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  3. James, I am not sure what you mean, here:

    1.However, Jesus seems to call for more-- going even farther.

    What more? The obligatiosnfor individuals and governments are different.

    2. I do not think the justice system will operate apart for the basic "eye for eye" idea. I don't agree with that principle, and I think research on the death penalty supports the futility of that approach.

    What are you looking for the justice system to do? And what particular futility are you speaking of?

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  4. Actually, you miss my point. I personally think the gospel discourages killing and takes a consistent prolife view-- not just an "anti abortion view." That is my view of the gospel. My point here, however, is that civil/criminal law is not the parlance of religion. To consult the Bible about what to do about sentencing criminal defendants smacks of all the craziness of Sharia Law-- supported by Islamic fundamentalists. As for the question of whether capital punishment is a good idea, the question, as far as law goes, should not be settled by the Bible but by answering such questions as does institutional violence contribute to the general violence in our society? Are various punishments actually deterrents to crime? If so, which are most appropriate? Which criminals can be rehabilitated? How can that best be accomplished? What diminishes us as humans and what encourages a more just and courageous humanity? What constitutes human treatment of criminals? My RELIGIOUS views should not dictate sentencing in a criminal case any more than the Bible should be consulted in the case at hand. I am certain that our civil court system will never live up to the moral principles of the gospels (as I understand them-- note:that is an important point). Maybe that's good, as it may be the price we must pay in a diverse nation. No. Criminal justice must maintain a secular bent and refuse to adopt religion as its guiding principle. To hold to a position different from that is to capitulate to the temptation of private morality and (latent) fundamentalism.

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  5. I didn't miss your point, I was just looking for specifics.

    I agree with you, re keeping the bibli seperate from our laws. As I stated,

    "Consulting a bible during jury deliberations seems problematic to me. Although I think most would understand that religious people will take much of their moral direction from their religious teachings, the laws and guidlines of the criminal justice system should rule in the courtroom and in jury deliberations. Religious folks cannot but help to bring their faith and its teachings into deliberations - it is part of them - but, I say, leave the bible out of the jury room."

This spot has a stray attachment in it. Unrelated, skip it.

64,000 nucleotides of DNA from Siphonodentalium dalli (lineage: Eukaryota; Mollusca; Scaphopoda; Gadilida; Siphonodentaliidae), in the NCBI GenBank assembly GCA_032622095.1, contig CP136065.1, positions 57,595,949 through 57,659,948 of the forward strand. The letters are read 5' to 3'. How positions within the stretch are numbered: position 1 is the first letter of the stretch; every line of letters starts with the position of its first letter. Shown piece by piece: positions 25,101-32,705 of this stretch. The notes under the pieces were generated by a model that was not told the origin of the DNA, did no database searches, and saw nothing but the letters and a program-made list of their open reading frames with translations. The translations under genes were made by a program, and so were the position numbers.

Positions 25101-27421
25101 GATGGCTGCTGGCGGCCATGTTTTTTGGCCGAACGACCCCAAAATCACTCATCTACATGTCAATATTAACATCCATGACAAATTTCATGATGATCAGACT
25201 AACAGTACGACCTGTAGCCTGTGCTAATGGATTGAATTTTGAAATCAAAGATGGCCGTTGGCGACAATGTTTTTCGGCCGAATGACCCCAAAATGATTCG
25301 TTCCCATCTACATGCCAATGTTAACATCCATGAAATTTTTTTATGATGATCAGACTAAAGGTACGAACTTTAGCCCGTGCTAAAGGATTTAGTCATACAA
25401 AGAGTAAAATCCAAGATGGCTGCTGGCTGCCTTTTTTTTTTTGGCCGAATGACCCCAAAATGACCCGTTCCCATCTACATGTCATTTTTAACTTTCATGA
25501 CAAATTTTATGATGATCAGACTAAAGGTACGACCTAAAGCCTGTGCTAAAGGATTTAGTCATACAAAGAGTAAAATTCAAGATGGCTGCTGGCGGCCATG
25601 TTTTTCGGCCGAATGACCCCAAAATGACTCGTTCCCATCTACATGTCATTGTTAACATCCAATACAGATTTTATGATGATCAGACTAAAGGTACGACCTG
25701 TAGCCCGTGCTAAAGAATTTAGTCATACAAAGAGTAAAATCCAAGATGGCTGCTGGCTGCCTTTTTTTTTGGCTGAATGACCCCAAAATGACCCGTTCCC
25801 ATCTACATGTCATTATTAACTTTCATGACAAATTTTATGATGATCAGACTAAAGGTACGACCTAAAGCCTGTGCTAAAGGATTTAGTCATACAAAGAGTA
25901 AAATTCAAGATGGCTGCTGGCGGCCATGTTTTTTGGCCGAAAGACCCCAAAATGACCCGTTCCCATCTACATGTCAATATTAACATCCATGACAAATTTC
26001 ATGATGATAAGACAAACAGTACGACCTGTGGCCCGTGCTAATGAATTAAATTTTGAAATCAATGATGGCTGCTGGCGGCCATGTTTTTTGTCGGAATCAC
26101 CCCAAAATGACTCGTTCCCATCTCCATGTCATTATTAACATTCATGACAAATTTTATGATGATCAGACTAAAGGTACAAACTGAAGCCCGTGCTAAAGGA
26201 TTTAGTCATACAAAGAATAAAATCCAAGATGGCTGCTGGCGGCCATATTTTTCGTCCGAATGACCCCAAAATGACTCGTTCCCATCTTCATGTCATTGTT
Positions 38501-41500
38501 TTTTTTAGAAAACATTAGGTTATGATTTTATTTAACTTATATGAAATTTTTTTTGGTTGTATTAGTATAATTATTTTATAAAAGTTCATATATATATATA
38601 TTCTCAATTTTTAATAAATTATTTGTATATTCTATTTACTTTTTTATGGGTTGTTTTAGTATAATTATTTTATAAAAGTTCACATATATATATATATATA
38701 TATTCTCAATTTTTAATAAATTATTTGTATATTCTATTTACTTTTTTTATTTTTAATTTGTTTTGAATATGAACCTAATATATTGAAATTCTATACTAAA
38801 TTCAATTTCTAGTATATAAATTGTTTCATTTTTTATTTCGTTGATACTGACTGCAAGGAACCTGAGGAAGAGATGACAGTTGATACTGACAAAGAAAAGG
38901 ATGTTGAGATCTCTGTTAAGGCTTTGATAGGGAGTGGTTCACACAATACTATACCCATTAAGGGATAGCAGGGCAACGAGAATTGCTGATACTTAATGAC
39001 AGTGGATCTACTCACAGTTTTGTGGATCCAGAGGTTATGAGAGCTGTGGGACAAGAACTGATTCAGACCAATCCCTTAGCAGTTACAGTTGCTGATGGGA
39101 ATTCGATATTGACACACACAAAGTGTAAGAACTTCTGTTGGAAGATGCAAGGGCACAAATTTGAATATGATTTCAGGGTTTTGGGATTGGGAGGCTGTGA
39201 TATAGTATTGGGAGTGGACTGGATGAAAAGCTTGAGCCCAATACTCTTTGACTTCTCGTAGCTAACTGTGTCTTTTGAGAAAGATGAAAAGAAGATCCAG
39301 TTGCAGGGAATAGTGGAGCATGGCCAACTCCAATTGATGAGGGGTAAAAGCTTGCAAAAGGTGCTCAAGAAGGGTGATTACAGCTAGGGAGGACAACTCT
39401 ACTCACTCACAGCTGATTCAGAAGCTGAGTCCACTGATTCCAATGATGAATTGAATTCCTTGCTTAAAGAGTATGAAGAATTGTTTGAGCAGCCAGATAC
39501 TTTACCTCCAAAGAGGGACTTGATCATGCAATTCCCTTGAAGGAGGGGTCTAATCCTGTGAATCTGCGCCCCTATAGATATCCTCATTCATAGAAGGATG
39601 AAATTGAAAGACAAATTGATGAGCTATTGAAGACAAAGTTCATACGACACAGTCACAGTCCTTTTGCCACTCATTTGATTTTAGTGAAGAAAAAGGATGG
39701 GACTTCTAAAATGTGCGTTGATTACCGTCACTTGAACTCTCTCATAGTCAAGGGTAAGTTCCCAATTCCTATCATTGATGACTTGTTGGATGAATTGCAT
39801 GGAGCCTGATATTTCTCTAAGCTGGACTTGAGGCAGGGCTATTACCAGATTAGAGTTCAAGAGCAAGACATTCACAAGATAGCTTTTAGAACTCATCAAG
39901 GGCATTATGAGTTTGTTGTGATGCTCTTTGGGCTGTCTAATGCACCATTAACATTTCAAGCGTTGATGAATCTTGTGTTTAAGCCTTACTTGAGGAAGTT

I am not sure you can say that Jesus took a consistent pro life view, in the way you mean it:

    This recent, clear review by
    Andrew Tallman

    "If Jesus elsewhere opposes capital punishment, then He is not only contradicting the Father but even His own words. "

    "Typically, (the anti death penalty) view is that the harsh and mean God the Father of the Old Testament established execution, but the loving and kind God the Son of the New Testament abolished it."

    "I’m pretty sure such people don’t realize they’re denying the Trinity when they say this."

    "The doctrine of the Trinity affirms the eternal unity of all three persons of the Godhead, but such a fundamental disagreement between the Son and the Father would rupture this unity. In fact, if Jesus had contradicted any of the Father’s principles, let alone such a well-established one, that very disagreement would have immediately disproved His claims to be the divine Son."

    "This was exactly the heresy the Pharisees were hoping to trap Him into when they brought the woman caught in adultery to Jesus. Even His enemies knew that He absolutely had to affirm capital punishment in order to prove Himself not a false prophet. "

    "How truly strange, then, that those who claim to love Him assert that He did exactly what His enemies failed to trick Him into doing! Far from opposing capital punishment, Jesus actually advocated it, as His unity with the Father required."